In August 2016, GCU announced that it was opening a seminary.[11]

Campuses[edit]

Grand Canyon University has 17 residence halls on its Phoenix campus.[12] In 2006, the college spent US$150 million to renovate the campus, adding a brick promenade, an aquatics center, with pool and hot tub, and a café offering an assortment of games and big-screen televisions.[13]

In 2009, Grand Canyon University's campus began work on a $60 million campus expansion project which includes a 500-bed dormitory, a 55,000-square-foot (5,100 m2) fitness and recreation center, 125-classroom facility, food court and bowling alley,[14] and a 5,000 seat arena. The GCU Arena, which opened on September 2, 2011,[15] is used for concerts, speakers, and other events. The arena is also home to the college's men's and women's basketball teams, and women's volleyball games.[16] The three-year-old arena is already undergoing major expansion beginning in Spring of 2014 with the goal of expanding to about 7,000 seats.[17]

Grand Canyon's Albuquerque campus offers Master's programs in reading and education and a traditional Bachelor's of Science in Nursing degree program.[18]

The university operates several other campuses in Arizona. These campuses, operated by the College of Nursing and Health Sciences, are located at St. Joseph's Hospital and Medical Center, Banner Boswell Medical Center, and Scottsdale HonorHealth. The university also operates a campus in Tempe, AZ, offering various master's programs in education.[18]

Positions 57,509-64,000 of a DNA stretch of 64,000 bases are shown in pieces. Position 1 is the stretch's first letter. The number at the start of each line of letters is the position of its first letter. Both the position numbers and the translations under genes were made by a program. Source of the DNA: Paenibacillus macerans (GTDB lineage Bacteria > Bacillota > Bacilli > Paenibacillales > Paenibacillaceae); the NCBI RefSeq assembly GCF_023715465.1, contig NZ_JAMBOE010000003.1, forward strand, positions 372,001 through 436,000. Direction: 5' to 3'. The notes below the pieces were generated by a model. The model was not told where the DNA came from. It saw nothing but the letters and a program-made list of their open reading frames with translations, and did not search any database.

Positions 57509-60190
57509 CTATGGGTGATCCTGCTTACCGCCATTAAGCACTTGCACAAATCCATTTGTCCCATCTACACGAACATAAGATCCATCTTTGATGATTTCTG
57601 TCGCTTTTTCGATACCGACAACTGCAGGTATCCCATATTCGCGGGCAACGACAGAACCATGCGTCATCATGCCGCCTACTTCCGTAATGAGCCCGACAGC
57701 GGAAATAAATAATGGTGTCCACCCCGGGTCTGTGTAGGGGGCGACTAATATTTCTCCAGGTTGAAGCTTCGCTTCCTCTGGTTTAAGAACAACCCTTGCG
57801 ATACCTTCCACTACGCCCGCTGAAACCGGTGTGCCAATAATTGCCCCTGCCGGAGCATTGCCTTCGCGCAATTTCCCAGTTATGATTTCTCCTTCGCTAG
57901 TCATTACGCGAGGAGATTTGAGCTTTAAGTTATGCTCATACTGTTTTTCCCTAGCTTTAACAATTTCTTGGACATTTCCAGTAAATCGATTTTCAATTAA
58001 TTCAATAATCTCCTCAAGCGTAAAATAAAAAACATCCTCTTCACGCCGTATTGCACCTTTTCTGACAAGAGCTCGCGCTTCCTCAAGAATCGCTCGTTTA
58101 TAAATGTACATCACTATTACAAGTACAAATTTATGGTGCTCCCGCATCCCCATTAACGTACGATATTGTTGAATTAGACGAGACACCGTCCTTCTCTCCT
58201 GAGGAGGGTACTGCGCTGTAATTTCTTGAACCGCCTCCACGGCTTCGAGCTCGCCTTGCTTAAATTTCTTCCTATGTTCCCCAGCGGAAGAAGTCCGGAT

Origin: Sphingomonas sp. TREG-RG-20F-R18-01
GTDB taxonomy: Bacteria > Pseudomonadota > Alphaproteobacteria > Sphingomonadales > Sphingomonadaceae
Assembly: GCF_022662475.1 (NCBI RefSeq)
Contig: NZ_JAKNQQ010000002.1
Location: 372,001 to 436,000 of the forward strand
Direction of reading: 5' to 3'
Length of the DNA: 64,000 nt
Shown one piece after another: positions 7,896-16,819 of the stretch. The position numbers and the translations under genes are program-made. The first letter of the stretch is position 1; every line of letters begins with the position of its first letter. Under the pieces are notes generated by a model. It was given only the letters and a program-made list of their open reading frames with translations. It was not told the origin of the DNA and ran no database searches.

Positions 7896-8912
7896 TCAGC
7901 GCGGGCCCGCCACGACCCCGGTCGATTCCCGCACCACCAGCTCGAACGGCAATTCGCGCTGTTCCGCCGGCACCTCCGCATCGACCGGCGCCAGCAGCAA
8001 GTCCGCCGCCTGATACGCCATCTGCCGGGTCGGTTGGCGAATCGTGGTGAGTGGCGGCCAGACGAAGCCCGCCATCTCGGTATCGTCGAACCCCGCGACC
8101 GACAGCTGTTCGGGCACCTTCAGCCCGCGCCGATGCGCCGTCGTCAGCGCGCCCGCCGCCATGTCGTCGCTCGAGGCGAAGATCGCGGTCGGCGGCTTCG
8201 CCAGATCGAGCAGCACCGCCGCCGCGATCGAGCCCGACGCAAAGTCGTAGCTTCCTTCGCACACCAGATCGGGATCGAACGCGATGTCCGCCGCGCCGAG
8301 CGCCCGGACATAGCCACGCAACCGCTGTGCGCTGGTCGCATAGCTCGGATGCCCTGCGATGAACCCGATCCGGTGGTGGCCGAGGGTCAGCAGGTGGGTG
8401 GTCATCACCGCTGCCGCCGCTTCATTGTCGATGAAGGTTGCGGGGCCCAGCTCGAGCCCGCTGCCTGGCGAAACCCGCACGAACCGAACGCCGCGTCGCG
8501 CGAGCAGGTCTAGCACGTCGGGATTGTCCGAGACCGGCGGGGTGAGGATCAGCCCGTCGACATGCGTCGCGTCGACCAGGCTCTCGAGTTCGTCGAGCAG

Academics[edit]

Grand Canyon University offers over 60 bachelor's, master's and doctoral degree programs through its eight colleges.[19]

  • College of Business
  • College of Education
  • College of Fine Arts and Production
  • College of Humanities and Social Sciences
  • College of Nursing and Health Care Professions
  • College of Science, Engineering, and Technology
  • College of Theology
  • College of Doctoral Studies

Grand Canyon University's academic workers include 335 full-time workers and more than 4200 adjunct faculty.[11]

Recognition, ranking, statistics, and accreditation[edit]

GCU is licensed by the Arizona State Board for Private Postsecondary Education.[20]

In the 2014–2015 school year, GCU admitted 54.8% of those applying, and had associated costs for tuition and fees of $17,050. It falls into the category of a for-profit Regional Universities (West), wherein it was classified in the 2016 Best Colleges from U.S. News, as a Tier 2 institution (meaning its ranking placed it in the bottom 25% of institutions in its category).[21]

GCU was recognized as a top-five online school for entrepreneurs by Fortune.[22]

Notable alumni[edit]

References[edit]